When the power went out on the farm, my mom just used to make a tripod with three tin cans and then put a small cake rack over it and a heat source underneath it. It allowed her to heat water for coffee when she was most desperate.

    The key is to only heat what you need, so you don't waste fuel. If you need one cup of hot water for coffee, fill your cup with water and dump that into the pot to heat, don't heat excess water for the fun of it.
     

    disneychrista

    DIS Veteran
    Joined
    Dec 26, 2002
    I know you say that you won't be able to heat anything, but I'm not sure why.
    Because I have an electric stove and no other options for cooking/heating. Yes I could go out and buy a camp stove or other options but that is an expense I don't want and honestly can't really afford right now. If it becomes something that will happen regularly then it would be worth it. But they have been threatening this for months and this is the first time they have actually done it. And right now there is no plan to shut off power to my house. Now, 2 miles away from my house is, however without power.
     

    RamblingMad

    DIS Veteran
    Joined
    Mar 29, 2019
    Because I have an electric stove and no other options for cooking/heating. Yes I could go out and buy a camp stove or other options but that is an expense I don't want and honestly can't really afford right now. If it becomes something that will happen regularly then it would be worth it. But they have been threatening this for months and this is the first time they have actually done it. And right now there is no plan to shut off power to my house. Now, 2 miles away from my house is, however without power.
    You can get a Coleman camp stove for about $40. It’s not a huge expense.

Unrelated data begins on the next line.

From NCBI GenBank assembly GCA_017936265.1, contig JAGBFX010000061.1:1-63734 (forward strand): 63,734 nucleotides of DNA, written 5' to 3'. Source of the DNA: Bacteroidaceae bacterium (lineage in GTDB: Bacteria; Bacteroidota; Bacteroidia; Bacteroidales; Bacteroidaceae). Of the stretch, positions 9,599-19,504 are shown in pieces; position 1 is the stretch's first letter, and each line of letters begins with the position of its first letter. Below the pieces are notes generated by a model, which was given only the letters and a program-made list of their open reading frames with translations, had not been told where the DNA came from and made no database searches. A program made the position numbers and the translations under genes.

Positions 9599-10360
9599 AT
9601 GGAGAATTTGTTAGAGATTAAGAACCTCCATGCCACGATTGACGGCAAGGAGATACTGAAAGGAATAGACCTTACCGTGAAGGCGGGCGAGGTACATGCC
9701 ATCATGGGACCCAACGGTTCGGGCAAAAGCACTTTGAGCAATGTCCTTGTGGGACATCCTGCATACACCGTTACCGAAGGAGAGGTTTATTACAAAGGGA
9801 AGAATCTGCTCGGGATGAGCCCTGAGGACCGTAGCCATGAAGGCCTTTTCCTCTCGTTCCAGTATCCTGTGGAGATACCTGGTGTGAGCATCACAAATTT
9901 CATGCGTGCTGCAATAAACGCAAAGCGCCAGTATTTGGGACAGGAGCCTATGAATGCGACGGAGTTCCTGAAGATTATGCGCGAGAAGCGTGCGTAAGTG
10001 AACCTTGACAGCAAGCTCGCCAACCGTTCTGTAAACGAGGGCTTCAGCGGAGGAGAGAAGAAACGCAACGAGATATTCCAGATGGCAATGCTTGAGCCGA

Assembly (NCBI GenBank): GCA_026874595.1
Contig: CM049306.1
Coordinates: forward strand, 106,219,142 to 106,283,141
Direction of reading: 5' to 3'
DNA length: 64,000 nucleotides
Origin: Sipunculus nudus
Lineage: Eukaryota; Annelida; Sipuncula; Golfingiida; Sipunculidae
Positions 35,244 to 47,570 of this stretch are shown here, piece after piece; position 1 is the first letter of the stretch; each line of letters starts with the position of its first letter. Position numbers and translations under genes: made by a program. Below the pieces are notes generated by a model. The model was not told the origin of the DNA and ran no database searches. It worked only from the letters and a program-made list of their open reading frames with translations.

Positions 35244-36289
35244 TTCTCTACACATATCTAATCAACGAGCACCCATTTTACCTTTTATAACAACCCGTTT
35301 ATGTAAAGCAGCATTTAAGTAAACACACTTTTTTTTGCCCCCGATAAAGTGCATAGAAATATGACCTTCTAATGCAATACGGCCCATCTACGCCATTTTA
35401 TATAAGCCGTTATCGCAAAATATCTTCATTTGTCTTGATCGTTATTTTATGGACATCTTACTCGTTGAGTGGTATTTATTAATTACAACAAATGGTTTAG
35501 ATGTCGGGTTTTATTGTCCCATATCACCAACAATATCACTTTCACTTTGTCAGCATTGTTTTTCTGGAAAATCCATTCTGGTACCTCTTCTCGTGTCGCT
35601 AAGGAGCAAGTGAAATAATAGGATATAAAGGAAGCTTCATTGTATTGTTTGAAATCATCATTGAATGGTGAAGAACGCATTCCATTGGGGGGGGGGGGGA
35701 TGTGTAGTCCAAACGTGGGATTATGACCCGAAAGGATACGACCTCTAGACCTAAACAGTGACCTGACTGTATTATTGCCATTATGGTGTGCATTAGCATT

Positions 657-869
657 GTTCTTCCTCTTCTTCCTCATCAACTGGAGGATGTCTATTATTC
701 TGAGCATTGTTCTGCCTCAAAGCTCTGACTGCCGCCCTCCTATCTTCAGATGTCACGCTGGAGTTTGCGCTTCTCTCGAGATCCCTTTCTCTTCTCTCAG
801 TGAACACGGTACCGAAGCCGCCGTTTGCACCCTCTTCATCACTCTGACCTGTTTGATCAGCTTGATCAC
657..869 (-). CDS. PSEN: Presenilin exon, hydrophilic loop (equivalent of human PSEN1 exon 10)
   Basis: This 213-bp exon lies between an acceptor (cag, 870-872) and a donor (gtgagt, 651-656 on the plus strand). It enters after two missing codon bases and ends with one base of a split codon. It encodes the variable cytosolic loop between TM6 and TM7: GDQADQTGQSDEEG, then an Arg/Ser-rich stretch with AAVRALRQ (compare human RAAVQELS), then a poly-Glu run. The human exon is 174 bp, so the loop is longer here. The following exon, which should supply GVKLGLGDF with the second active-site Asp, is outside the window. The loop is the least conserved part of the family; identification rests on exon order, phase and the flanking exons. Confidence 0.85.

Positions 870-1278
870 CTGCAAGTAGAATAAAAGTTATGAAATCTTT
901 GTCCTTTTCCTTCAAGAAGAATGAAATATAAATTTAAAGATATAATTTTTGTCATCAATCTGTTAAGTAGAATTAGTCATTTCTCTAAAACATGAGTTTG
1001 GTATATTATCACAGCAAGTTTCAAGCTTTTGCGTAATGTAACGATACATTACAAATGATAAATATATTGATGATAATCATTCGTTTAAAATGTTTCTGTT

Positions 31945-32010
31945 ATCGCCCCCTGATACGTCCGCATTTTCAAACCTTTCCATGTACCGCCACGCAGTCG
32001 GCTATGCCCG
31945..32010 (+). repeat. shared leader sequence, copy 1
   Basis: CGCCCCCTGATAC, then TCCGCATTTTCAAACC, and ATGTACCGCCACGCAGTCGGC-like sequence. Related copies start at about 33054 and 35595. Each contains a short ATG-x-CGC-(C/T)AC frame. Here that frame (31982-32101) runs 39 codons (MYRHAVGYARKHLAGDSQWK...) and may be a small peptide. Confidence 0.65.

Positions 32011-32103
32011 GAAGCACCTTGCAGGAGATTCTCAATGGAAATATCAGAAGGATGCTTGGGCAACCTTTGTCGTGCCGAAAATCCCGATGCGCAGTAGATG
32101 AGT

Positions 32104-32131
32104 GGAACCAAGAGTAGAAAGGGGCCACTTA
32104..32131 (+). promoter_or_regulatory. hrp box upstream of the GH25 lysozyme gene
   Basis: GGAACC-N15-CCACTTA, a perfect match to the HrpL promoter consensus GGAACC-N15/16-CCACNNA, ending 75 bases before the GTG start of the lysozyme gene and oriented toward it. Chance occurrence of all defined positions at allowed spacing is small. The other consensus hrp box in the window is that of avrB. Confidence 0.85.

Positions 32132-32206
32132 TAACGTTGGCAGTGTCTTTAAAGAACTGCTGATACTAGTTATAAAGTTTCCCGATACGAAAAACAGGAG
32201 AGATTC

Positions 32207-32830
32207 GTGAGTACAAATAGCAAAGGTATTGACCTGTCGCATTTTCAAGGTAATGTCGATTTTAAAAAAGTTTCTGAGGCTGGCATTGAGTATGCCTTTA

Of course, you can also eat cold meals too. It’s really no different than camping.
     

    Frozen Canuck

    DIS Veteran
    Joined
    Jun 10, 2015
    And right now there is no plan to shut off power to my house. Now, 2 miles away from my house is, however without power.
    That's cutting it pretty close!!! Let's hope your situation holds out. We lived in Sunnyvale when we were in the Bay Area. From what I can tell online, my fondue pot would be working overtime if we still lived there. I'm pretty sure the power is out in the whole area around there.
     

    MrsCobraBubbles

    Life's too short to wear pants all the time
    Joined
    Jul 24, 2013
    5 days is a long time! For myself and my 2 kids I would need 3 cases of water bottles (assuming the power outage happens on the winter and my pipes may freeze) and a case of diet mountain dew (for the caffeine), other than that we can easily live off of the foods I keep in the pantry--I'm Mormon :) . A loaf of bread would be nice, since I now lack the ability to make my own in the event of an outage. I used to have 2 generators, but now that I live in an apartment I would have to rely on the kindness of my neighbors for heat if we were stranded without power in the winter.
     

    disneychrista

    DIS Veteran
    Joined
    Dec 26, 2002
    You can get a Coleman camp stove for about $40. It’s not a huge expense.
    No but more than I can afford to spend on something that I may never use. Thankfully I live on the "edge" of "in-town" and the more rural area. Monday when they first announced that they may shut off power they just said "town" would have the power cut so it made it seem that the entire area would lose power. They didn't clarify it until mid-day yesterday.

    That's cutting it pretty close!!!
    I know.
     


    Connect

    Disney News and Updates

    Get Daily Email Updates


    Top